You may not believe it if you give credence to the gossip you might hear around campus, but many of us on the committee really want to expedite research. But we need good applications to do this. Vague, unclear, self-contradictory applications that seek to cover over or conceal ethical concerns are the slowest, most difficult applications to get through, and the applicant can actually work against the efforts of the Committee to get it approved. Challenging but well argued cases, even for work with ethical concerns, often go through very quickly. I’ve frequently heard Committee members say things to the effect of, ‘I might be concerned about the [fill in the blank: deception, oral consent, questions about illegal activity, work with vulnerable people…], but the application is really well put together and makes a great case for [same thing in the blank], so I think we should approve it conditionally so that the researcher can get to work.’ For example, we on the Committee know that research about vulnerable populations is some of the most valuable work that we in academe can do for the good of society, so we want it to happen.

3 Comments leave one →
  1. 5 October, 2007 12:41 pm

    Greg, I support what you argue in principle, but my good faith in the ethics committee wavered once again when I heard that the committee demanded to know where — i.e. at which particular location, with address — one of our masters students wanted to conduct completely innocuous focus groups on male beauty. How can this possibly have ethical implications?

  2. 8 October, 2007 10:13 am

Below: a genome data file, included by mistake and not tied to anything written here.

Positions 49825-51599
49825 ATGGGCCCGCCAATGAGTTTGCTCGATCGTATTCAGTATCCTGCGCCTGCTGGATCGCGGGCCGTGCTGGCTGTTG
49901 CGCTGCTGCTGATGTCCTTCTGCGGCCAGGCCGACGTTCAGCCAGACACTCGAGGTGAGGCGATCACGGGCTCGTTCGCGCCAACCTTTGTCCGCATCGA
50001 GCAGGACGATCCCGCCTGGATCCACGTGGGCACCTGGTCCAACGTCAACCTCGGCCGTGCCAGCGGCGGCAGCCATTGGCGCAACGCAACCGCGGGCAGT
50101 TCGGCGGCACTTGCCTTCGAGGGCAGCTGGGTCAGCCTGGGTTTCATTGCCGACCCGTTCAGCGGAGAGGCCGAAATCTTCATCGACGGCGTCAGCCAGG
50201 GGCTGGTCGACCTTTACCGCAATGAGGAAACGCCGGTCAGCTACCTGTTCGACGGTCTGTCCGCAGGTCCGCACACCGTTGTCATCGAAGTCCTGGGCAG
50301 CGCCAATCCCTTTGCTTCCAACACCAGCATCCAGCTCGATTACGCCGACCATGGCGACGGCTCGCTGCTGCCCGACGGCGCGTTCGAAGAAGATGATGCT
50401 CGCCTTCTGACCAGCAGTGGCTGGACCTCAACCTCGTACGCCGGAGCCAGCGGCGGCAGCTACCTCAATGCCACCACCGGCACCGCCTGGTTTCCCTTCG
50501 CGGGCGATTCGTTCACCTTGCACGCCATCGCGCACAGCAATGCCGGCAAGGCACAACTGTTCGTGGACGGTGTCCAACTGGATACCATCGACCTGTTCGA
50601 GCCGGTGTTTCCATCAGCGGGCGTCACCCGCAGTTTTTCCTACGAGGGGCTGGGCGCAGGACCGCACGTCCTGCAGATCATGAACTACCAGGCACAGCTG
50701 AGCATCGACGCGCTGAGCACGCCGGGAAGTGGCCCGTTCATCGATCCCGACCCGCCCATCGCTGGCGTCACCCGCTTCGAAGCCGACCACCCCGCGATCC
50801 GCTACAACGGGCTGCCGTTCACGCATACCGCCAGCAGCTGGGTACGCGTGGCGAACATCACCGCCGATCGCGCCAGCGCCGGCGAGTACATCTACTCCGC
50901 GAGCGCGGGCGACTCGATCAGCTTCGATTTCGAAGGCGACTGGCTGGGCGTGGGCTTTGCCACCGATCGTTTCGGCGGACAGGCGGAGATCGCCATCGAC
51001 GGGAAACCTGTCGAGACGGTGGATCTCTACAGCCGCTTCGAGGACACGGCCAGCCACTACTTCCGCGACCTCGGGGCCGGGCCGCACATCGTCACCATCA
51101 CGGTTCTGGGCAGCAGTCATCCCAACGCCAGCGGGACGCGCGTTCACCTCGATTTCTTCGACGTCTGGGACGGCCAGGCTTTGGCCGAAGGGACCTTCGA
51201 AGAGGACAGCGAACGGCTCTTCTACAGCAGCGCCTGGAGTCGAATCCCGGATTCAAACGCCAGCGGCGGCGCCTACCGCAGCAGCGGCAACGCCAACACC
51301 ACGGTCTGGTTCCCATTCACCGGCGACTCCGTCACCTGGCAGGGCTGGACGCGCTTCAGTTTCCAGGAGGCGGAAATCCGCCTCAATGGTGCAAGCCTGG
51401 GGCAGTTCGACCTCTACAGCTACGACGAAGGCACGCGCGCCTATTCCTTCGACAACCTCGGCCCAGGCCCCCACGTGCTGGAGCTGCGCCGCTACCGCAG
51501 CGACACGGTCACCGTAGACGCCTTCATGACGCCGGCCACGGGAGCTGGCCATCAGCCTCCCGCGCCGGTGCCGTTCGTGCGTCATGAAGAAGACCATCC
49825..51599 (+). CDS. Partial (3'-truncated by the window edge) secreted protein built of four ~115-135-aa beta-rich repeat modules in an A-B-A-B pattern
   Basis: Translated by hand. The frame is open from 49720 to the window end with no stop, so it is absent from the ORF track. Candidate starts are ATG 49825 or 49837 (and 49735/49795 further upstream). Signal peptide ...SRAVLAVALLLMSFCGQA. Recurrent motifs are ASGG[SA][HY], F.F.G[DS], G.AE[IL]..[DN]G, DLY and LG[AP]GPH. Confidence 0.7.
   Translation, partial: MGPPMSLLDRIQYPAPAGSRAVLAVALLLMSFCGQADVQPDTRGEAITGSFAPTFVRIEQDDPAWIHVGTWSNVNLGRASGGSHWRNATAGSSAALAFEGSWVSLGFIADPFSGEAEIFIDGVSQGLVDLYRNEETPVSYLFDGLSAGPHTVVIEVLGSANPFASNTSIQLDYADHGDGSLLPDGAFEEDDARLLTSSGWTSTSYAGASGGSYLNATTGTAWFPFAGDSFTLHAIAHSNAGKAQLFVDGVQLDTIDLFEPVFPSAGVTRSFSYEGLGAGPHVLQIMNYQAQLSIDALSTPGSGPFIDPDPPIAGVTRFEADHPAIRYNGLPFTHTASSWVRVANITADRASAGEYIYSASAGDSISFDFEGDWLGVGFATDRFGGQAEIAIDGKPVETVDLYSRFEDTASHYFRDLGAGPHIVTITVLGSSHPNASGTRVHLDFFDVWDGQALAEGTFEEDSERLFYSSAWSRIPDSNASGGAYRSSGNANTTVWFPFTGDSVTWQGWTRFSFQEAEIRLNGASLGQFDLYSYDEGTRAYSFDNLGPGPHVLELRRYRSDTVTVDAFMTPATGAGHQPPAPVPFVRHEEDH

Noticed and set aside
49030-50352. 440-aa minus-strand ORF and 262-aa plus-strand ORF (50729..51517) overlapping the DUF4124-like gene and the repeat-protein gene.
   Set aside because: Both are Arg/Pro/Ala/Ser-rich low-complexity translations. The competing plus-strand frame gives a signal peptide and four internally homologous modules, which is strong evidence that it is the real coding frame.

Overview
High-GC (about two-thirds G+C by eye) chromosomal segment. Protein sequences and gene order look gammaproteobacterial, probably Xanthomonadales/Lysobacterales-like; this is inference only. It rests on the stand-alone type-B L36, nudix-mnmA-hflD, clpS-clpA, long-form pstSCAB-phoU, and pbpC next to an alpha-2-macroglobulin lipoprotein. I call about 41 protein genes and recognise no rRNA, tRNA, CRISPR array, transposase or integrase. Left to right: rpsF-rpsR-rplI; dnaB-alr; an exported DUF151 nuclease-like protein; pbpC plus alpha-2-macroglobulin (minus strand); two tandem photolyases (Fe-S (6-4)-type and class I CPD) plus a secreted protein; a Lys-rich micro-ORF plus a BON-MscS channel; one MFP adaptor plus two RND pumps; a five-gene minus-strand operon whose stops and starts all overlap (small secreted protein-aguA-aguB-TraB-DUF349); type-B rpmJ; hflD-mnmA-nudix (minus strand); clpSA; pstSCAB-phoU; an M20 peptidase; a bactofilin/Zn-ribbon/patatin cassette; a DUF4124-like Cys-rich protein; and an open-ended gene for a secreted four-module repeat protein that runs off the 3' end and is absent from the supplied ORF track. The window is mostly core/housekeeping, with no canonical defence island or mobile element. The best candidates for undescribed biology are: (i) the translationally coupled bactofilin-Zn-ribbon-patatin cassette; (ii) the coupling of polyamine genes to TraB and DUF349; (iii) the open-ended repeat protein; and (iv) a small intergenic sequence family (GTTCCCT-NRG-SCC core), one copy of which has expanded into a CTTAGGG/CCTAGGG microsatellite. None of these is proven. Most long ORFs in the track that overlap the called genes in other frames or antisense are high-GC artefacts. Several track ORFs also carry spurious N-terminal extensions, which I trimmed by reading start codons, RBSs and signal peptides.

Greg, and following AAW’s comment above, what’s interesting in your entry is some of the language about deception and the implication that it’s deliberate. For example, you say that the things that take the longest time to be reviewed are ones in which the aspiring researcher “tries to conceal things” to have their application processed more quickly. But then the example that you use of what they might be trying to conceal is the *possibility* that illegal activity might be revealed in the course of open-ended conversations, and you go on to suggest that some members of the ethics committee think that this could come up in just about any population. That doesn’t sound like a matter of deliberate concealment; it sounds more like someone who has failed to imagine all the dark consequences of normal conversations and human interactions. Your suggestions for how to get around this are excellent: giving advice ahead of time about the clear consequences of eliciting discussions of illegal activity, clearly delineating populations and situations where revelations of illegal activity are more likely to occur, and generally increasing the transparency of the ethics committee’s deliberations to make the process more collaborative, less antagonistic. But perhaps the way language of deliberate concealment slipped into your blog posting points to something more generally structural about oversight committees: that they are mechanisms of surveillance, and they will always provoke types of resistance amongst the surveilled, to varying degrees.